Early Access Program

WebStorm 2020.1 EAP #7: Displaying Terminal Sessions Side by Side, and Updates to Introduce Field Refactoring and Commit Flow

WebStorm 2020.1 EAP build #7 is now available!

If you’re unfamiliar with our Early Access Program or if you want to catch up on all the new features, check out our previous EAP blog posts.

The Toolbox App is the easiest way to get the EAP builds and keep both your stable WebStorm version and any EAP versions up to date. Or you can download the EAP builds from our website. You can also choose to be notified right from the IDE when a new EAP build is available: go to Preferences/Settings | Appearance & Behavior | System Settings | Updates and select Automatically check updates for Early Access Program.


Important! WebStorm EAP builds are not fully tested and might be unstable.

Here are some of the highlights of WebStorm 2020.1 EAP #7 (build 201.6073.22). For the full list of issues fixed in this update, see the release notes.

Displaying terminal sessions side by side

WebStorm 2020.1 will make it easier for you to work with the built-in terminal emulator, as you can now split terminal sessions vertically and horizontally. This long-awaited functionality will let you keep an eye on the output of several tools that are currently in use without switching between tabs.

To try the new functionality out, right-click anywhere in the Terminal tool window area and select Split Vertically/Split Horizontally from the context menu.


If you no longer need to have several terminal sessions, you can right-click on the session you want to close and select Close Session from the context menu.

Reworked UI of the Introduce Field refactoring

When using the Introduce Field refactoring (Cmd/Ctrl-Alt-F) in WebStorm 2019.3, you had to make changes in a separate dialog, which would block you from working with code directly and wouldn’t let you see the applied changes as you typed.


With the updated implementation of the Introduce Field refactoring available in WebStorm 2020.1, it will take fewer clicks to apply the refactoring, and you’ll be able to see a preview of changes in the context of the code you’re working with.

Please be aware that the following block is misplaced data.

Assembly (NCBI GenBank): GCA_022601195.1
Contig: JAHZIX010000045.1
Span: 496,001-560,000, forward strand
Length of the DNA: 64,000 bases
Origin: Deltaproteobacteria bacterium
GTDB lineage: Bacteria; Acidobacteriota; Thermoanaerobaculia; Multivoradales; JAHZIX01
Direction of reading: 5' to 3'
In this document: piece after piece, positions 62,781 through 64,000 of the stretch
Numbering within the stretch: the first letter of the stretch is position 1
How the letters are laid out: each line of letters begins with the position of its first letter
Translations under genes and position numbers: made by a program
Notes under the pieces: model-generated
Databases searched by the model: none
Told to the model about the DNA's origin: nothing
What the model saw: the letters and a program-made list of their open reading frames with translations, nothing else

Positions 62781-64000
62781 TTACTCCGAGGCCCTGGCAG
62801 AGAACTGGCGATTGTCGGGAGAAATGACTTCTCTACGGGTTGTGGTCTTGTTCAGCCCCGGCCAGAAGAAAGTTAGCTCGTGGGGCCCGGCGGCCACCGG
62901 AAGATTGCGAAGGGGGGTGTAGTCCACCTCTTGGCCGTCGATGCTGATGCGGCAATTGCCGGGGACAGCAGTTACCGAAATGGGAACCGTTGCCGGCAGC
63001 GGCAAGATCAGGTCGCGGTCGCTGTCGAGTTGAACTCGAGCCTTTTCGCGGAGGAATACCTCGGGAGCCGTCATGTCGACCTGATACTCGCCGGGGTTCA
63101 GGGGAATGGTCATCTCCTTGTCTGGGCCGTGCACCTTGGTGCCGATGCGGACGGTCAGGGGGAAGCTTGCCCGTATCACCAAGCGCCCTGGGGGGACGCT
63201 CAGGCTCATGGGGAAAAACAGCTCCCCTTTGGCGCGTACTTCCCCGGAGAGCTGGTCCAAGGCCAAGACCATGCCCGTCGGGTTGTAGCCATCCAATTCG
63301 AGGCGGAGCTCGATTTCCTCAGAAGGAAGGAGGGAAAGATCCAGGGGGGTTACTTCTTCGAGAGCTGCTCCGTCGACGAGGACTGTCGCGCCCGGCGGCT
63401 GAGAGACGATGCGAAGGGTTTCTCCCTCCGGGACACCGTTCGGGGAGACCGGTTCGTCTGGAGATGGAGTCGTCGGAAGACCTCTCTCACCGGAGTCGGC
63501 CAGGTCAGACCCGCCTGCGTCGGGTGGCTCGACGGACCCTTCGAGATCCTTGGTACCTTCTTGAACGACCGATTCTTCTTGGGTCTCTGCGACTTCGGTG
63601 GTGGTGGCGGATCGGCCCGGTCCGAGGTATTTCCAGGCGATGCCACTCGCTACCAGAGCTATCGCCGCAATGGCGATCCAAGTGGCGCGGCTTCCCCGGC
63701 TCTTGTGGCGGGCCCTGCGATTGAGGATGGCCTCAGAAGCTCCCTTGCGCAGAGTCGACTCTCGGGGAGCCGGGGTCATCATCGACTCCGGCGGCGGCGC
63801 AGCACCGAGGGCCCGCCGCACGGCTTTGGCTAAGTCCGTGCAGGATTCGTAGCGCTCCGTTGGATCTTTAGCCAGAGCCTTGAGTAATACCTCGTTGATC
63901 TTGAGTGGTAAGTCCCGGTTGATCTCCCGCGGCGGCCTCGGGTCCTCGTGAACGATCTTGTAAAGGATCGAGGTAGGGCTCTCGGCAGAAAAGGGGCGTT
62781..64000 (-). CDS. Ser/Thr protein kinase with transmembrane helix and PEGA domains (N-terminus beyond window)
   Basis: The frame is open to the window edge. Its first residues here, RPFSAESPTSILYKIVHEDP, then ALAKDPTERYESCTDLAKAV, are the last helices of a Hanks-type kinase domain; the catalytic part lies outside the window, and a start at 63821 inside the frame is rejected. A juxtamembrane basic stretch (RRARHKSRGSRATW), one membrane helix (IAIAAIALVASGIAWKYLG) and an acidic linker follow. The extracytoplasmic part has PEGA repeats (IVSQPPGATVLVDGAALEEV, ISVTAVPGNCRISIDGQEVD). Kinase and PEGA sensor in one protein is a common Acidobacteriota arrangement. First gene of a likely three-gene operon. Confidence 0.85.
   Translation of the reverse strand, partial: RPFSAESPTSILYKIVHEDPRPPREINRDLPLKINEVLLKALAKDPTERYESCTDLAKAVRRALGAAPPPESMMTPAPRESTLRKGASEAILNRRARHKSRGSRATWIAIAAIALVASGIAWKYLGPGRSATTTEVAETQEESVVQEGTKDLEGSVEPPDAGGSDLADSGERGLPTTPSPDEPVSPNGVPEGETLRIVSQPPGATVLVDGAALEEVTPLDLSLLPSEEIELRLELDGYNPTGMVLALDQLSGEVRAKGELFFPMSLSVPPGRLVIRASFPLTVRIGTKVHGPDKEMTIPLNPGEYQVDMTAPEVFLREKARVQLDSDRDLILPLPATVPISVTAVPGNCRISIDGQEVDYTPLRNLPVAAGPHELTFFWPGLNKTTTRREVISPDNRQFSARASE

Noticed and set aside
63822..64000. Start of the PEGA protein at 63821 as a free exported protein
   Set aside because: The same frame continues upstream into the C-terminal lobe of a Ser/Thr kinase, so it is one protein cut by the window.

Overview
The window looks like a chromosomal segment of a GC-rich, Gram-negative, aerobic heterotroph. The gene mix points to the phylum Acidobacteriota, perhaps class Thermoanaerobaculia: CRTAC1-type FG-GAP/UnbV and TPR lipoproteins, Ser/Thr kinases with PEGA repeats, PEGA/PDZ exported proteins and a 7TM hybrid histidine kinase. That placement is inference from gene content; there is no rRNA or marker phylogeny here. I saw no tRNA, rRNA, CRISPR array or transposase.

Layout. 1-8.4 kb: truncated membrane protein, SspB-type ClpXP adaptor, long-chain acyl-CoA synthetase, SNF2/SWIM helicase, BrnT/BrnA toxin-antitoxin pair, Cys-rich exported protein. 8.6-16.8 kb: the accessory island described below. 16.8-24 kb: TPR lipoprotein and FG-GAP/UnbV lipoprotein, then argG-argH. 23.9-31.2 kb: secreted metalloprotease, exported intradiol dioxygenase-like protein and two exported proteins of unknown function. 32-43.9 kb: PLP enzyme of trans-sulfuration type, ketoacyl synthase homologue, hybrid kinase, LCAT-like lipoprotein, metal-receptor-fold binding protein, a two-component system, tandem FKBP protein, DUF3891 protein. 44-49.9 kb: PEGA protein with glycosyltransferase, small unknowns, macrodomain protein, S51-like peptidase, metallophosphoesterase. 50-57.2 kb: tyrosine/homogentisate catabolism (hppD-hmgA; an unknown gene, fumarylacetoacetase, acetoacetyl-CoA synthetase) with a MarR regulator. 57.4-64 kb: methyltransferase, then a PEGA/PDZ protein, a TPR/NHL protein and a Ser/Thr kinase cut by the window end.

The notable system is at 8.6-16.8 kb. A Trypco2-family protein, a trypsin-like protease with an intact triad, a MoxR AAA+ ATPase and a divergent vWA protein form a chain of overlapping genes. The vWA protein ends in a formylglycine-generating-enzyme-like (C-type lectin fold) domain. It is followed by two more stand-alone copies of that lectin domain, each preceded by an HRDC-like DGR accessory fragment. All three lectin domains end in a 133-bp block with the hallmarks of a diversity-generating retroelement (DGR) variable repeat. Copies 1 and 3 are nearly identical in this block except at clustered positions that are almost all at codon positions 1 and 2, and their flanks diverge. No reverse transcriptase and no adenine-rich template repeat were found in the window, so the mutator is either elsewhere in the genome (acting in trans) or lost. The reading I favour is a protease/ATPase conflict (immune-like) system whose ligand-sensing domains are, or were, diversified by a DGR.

We’re still looking for more ways to improve the current implementation of this refactoring, so please share your feedback on what you’d like to be changed in the comments below.

Changes to the commit flow

Many of you have given us feedback about the Commit tool window since we enabled it by default for all users in one of the 2020.1 EAP builds. Taking into account all the different opinions about the updated commit flow, both inside and outside JetBrains, we’ve changed its behavior. Here’s how.

The modal Commit dialog is enabled by default again, as it was in v2019.3 and earlier. The commit features look exactly like they used to before v2020.1. This way, we don’t break the fashion in which a lot of users are accustomed to committing things.

If you like the Commit tool window better, you can still turn it back on by going to Preferences/Settings | Version Control | Commit Dialog and ticking the Commit from local changes without showing the Commit dialog box. In the future, we’ll promote the new UI in the Commit dialog to allow in-place switching.


With that said, it’s worth mentioning that starting with v2020.1, all new users will still get the Commit tool window as the default way of committing changes. This means that if you start WebStorm on a clean machine without using any configs from previous builds, you’ll see the Commit tool window by default. You can, of course, get back to the modal Commit dialog by unchecking the option Commit from Local Changes without showing the Commit dialog, which was mentioned earlier.

Installing Git from the IDE

Starting with v2020.1, you’ll no longer need to download Git manually if it’s not yet installed on your machine. In particular, WebStorm will warn you that Git is not installed when you try to import a project from VCS by clicking Get from Version Control on the welcome screen. If it’s not there, the IDE will suggest downloading Git and set it up for you in the background.

Similarly, if you have a project that uses Git and the IDE fails to find the path to the Git executable, you’ll see the notification that suggests downloading and installing Git for you. However, you’ll probably want to check your path to Git in Preferences/Settings | Version Control | Git before downloading it once again.

Those are the most notable highlights. Please report any issues on our issue tracker. And stay tuned for next week’s update!

The WebStorm team